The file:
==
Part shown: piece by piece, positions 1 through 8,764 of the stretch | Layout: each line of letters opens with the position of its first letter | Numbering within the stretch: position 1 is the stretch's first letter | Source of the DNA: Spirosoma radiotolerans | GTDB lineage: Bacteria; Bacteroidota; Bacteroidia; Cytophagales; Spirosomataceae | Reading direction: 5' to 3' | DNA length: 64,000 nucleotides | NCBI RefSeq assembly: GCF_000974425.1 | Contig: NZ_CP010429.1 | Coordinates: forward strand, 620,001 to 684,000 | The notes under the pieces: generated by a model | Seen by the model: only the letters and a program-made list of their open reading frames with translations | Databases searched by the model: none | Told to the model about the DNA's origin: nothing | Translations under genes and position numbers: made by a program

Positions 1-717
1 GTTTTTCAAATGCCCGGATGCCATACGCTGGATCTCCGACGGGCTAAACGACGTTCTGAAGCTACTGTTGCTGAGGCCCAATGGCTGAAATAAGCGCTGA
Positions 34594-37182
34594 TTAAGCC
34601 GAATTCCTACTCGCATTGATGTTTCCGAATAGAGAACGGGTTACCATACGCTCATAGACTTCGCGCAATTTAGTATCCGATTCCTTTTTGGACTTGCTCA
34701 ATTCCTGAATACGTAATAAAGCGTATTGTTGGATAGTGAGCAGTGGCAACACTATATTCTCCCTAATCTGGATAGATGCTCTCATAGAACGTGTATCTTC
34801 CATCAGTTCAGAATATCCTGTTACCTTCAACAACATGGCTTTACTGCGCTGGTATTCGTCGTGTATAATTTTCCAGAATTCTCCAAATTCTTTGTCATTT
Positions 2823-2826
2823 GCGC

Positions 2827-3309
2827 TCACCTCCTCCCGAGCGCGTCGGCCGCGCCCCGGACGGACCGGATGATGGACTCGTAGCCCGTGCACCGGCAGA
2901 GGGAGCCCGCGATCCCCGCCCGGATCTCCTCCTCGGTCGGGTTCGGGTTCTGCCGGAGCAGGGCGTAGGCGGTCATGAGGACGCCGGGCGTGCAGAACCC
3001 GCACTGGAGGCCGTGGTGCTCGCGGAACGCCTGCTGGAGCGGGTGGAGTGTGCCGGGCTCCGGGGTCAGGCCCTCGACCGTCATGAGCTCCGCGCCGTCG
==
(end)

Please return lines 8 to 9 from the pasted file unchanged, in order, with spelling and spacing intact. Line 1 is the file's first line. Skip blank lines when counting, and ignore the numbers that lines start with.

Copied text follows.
34801 CATCAGTTCAGAATATCCTGTTACCTTCAACAACATGGCTTTACTGCGCTGGTATTCGTCGTGTATAATTTTCCAGAATTCTCCAAATTCTTTGTCATTT
Positions 2823-2826